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Is Orange County the Asian American Dream Come True?

o understand Orange County's unique place in the Asian American consciousness one must reconcile several seemingly conflicting images. First, Orange County has traditionally been one of the state's richest, whitest and most conservative counties. Second, it is home to UC Irvine, easily the most prestigious university in which Asians actually outnumber Whites 2-1 (54% to 28%). Third, it hosts the nation's largest Vietnamese population (145,000). Fourth, it's the home of the import-car racing craze, prompting some to dub UCI the University of Civics and Integras.
Orange County
Home of the Asian American Dream?

     Stroll around Costa Mesa's South Coast Plaza, the nation's toniest shopping center, and you will question the Census figures that place the Asian/Pacific Islander American population at only 460,000 (or 15.3%) of Orange County's 3 million. The crowds of Chinese, Corean and Vietnamese shoppers will convince you it must be 30% or more. In some ways you would be correct. Demographic trends suggest the County's white population is downright geriatric and shrinking at accelerating rates. Including white Hispanics, it is nominally 64% of OC population but it fields barely 44% of public school enrollment.
     The fastest growing segment of the population is Asian, with a staggering 65% growth between 1990 and 2000. Already Orange County is the sixth largest AA metro area and is headed toward the number 4 spot by the next census. For one thing Westminster's Little Saigon is the mecca for Vietnamese Americans, one of the nation's two fastest-growing Asian nationalities. In the wake of Saigon's fall in 1975 the first big wave of Vietnamese refugees and immigrants began their American lives in nearby Camp Pendleton before building Little Saigon on parcels of what were once Japanese American strawberry fields and orange groves. Today Little Saigon is easily Orange County's most spectacular ethnic enclave.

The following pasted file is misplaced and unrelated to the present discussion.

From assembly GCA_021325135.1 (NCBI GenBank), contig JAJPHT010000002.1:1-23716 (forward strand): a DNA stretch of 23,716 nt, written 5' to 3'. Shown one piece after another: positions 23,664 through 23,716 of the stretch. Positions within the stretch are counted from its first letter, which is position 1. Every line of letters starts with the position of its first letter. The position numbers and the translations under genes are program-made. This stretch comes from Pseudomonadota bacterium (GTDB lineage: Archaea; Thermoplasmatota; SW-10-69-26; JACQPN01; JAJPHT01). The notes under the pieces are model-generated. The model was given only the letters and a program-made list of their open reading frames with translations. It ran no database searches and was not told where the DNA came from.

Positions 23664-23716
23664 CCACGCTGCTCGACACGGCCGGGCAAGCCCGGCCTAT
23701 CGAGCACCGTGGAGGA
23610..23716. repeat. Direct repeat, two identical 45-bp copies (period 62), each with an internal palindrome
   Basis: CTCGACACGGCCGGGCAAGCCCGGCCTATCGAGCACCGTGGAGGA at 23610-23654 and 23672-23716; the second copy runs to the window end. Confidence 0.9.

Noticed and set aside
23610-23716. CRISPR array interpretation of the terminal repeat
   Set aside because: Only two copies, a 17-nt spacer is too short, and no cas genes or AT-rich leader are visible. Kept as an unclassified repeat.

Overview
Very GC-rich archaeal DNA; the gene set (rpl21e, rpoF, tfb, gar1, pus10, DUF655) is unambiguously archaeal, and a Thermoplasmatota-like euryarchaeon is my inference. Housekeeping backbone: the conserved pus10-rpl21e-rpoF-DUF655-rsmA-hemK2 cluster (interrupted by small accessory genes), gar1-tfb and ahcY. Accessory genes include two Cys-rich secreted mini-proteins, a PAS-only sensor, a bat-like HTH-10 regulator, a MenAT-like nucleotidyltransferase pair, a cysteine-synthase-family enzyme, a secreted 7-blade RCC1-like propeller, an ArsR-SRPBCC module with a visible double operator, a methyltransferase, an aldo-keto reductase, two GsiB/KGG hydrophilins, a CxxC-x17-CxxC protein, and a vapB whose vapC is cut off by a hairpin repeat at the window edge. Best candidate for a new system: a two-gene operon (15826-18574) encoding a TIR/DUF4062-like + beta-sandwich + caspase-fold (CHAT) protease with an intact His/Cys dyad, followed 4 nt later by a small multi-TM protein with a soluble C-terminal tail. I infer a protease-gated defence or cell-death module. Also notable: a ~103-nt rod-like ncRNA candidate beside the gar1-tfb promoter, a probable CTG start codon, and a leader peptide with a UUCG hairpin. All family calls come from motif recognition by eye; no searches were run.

Chinese Americans are a distant second in terms of OC's Asian population, with a population of 65,000. Most are professionals who tend to meld into picture-perfect communities like Irvine (30% Asian), Anaheim Hills, Laguna Hills and even ritzy Lemon Heights and Newport Beach. Many are former LA and Bay Area residents fleeing traffic and crime. In the process they helped turn the County into Silicon Valley South.
     Not far from Little Saigon is Orange County's own Koreatown stretching over a half mile along Garden Grove Boulevard. With a 60,000 strong community, Coreans are OC's third largest AA population. Like the Chinese, most lead suburban lives, whisking their kids to highly-rated schools in the hushed comfort of Benzes and oversized utes. The County also attracts significant but less visible populations of Filipino, Japanese and Indian Americans. Collectively, Asian Americans are the County's most affluent segment, buying homes valued at twice the county average.
     Is Orange County the embodiment of the Asian American dream? Or is it the place where the AA identity goes to die? Or both?

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WHAT YOU SAY

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(Updated Tuesday, Apr 1, 2008, 05:57:56 PM)

Concerned,

such as? You could provide some examples. I been in the city for a very long time now.
AC Dropout
   Monday, May 20, 2002 at 13:22:05 (PDT)
To AC Dropout,